A senior exiled Hamas leader on Wednesday called for the formation of a new Palestinian Authority goverment made up of independent technocrats without Fatah nor Hamas members as a way out of the crisis sparked by the Gaza-West Bank split. Palestinian Authority Chairman Mahmoud Abbas set up an emergency government based in the West Bank after Hamas' armed takeover of the Gaza Strip. The government's members are all independents, but Hamas official Moussa Abu Marzouk appeared to be calling for a new one, formed in consultation with the militant group. "All possibilities are open now. We can reach a consensus on a government - a technocrat government - that includes neither Fatah nor Hamas," Abu Marzouk, the Damascus-based deputy head of Hamas' political bureau, told The Associated Press in a telephone interview.
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"The government could not work without a Palestinian consensus, especially between Fatah and Hamas," he said.
Meanwhile, Hamas leaders said on Tuesday that the US and EU decision to fund the government of Salaam Fayad won't succeed in removing Hamas from power.
Meanwhile, a prominent Muslim leader from the Gaza Strip was appointed Tuesday as social welfare and agriculture minister in Fayad's cabinet. Sheikh Mahmoud Habbash said he had agreed to join Fayad's cabinet because he felt that he had to carry out his "national duty at this very sensitive and difficult stage."
"The decision to lift the financial and political embargo on the Palestinian Authority is part of a conspiracy against Hamas and the Palestinian people," said Sami Abu Zuhri, a spokesman for Hamas in the Gaza Strip.
"The Americans and Europeans are trying to blackmail the Palestinians by providing financial aid only to Fayad's government. They have been trying to remove Hamas from power since 2006, but without success." Abu Zuhri criticized the West for employing double standards in dealing with the Palestinians. "They are refusing to accept the results of a free and democratic election that brought Hamas to power," he said. "Instead, they are now supporting the illegitimate government of Fayad." In response to reports that some Arab countries were worried about the Hamas takeover of the Gaza Strip, Abu Zuhri urged the Arab world to refrain from siding with one Palestinian party against the other.
"The Arab world appears to be divided over the last developments in the Gaza Strip," he added. "Some countries have remained neutral, arguing that the world must accept the choice of the Palestinians. However, there are some Arab countries that are continuing to meddle in Palestinian affairs by supporting one side against the other.
Abu Zuhri also denied reports that Egypt had decided to move its diplomatic mission from the Gaza Strip to Ramallah.
Egyptian diplomats and security officials based in the Gaza Strip were summoned to Cairo following last week's developments.
He also denied reports that Egypt has cut off all its ties with Hamas, noting that the head of Egypt's General Intelligence Force, Gen. Omar Suleiman, was continuing to talk to Syria-based Hamas leader Khaled Mashaal.
Another Hamas leader, Khalil al-Hayah, on Tuesday expressed his movement's readiness to resume talks with Fatah to resolve the current crisis. He said Hamas had not planned to take over the Gaza Strip.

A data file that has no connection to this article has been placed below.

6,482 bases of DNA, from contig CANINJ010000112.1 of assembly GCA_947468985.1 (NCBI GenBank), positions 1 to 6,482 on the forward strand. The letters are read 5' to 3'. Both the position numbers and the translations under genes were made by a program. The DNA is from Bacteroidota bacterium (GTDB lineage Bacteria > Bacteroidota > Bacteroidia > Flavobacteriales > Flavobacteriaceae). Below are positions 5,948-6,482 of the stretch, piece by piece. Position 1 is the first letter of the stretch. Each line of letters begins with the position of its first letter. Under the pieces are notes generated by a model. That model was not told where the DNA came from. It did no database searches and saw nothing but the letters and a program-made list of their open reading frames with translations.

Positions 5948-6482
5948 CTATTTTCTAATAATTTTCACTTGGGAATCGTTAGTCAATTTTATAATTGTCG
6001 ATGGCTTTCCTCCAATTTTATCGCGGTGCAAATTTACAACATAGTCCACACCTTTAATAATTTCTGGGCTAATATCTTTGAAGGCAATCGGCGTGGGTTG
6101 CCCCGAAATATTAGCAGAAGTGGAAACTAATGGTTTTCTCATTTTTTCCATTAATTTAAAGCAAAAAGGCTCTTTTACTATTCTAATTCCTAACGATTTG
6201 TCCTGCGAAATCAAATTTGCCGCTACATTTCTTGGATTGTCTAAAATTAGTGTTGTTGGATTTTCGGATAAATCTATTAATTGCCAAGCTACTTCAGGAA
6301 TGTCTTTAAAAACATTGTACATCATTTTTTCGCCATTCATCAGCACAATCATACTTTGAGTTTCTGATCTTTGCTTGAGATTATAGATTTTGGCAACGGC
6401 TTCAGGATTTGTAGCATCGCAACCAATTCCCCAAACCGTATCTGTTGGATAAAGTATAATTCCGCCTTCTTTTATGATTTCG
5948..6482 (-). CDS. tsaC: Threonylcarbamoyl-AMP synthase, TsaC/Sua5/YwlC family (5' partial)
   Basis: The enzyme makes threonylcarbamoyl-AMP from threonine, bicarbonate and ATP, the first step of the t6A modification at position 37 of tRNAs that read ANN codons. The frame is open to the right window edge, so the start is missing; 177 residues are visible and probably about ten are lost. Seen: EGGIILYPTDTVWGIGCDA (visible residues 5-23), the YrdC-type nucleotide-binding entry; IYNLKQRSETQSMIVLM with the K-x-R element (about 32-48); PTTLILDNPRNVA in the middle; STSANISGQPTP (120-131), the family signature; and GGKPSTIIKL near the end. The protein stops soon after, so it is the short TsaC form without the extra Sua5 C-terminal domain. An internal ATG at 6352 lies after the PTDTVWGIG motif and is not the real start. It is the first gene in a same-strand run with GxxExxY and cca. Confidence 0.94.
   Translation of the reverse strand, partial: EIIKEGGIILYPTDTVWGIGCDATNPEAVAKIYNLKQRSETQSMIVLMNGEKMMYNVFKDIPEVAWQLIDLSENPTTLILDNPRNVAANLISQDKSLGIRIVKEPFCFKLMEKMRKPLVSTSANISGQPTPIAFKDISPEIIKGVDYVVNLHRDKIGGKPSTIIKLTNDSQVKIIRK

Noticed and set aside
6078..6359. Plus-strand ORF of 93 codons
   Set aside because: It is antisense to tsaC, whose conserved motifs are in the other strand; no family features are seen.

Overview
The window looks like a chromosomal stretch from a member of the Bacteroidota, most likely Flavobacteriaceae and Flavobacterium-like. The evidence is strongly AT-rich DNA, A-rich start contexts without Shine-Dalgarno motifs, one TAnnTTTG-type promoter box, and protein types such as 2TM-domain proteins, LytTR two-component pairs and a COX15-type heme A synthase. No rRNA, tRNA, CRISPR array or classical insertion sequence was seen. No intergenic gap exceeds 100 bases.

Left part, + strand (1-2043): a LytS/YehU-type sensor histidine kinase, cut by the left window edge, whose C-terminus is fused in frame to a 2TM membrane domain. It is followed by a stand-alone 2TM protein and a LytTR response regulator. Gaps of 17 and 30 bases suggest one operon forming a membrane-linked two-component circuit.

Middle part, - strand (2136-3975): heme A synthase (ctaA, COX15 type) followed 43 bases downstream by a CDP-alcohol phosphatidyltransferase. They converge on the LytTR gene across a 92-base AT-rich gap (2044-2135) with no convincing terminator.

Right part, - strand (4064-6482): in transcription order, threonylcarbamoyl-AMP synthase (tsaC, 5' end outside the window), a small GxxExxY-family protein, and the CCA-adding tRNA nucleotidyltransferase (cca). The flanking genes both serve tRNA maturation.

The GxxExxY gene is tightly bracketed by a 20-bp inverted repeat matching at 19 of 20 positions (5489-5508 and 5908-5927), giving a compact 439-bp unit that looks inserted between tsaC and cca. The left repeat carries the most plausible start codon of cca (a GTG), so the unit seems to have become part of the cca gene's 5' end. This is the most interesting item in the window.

"Hamas did not have any plans to stage a coup against the Palestinian Authority," he said. "The only problem we had was a group of American and Zionist agents who were torching houses and attacking mosques in the Gaza Strip." The Fatah leadership decided on Tuesday to cut off all links with Hamas following the violent clashes in the Gaza Strip.
Nabil Abu Rudaineh, a spokesman for the PA leadership, said there would be no dialogue with Hamas because it has broken the law. "They were behind the military coup in Gaza," he said. "Before any dialogue, Hamas must withdraw its armed people from all the places they occupied and give back the power to the legitimate authority."
Mahmoud Zahar, a former Hamas foreign minister, said the Gaza Strip was witnessing a period of calm and stability for the first time since the establishment of the PA in 1994. "The border crossings have reopened and are functioning and there is no shortage in fuel and food," he said.
Zahar pointed out that the state of anarchy and lawlessness had moved from the Gaza Strip to the West Bank, where Fatah militiamen were waging a campaign against Hamas institutions and figures. "If these attacks continue, Hamas will be forced to take measures to defend its representatives there," he cautioned. "There are many people in Fatah who are opposed to [Fatah operative] Muhammad Dahlan and Hamas will support them."
Zahar said the only way out of the current crisis was by resuming negotiations between Hamas and Fatah. "Either we return to the dialogue between us or we maintain the status quo and [formalize] the separation between the West Bank and Gaza Strip," he said. "There is no third option. If [Palestinian Authority Chairman Mahmoud] Abbas wants dialogue, then he must rescind all his recent decisions, including the formation of an illegitimate government."
Yasser Abed Rabbo, a senior PLO official closely associated with Abbas, accused Iran of encouraging Hamas to use violence to take full control of the Gaza Strip. Iran, he added, was supporting anti-democratic forces in Lebanon, Iraq and the Palestinian territories for its own regional interests.
Khaled Abu Hilal, a former Fatah operative with close links to Hamas, has decided to fill the vacuum created by the collapse of the Fatah leadership in the Gaza Strip.
Abu Hilal, a former spokesman for the Hamas-led Ministry of Interior, announced that he would form a new party called Fatah al-Yasser (after Yasser Arafat.) Abu Hilal called on the "good guys" in Fatah to join his new party and on Fatah members in the West Bank to follow suit.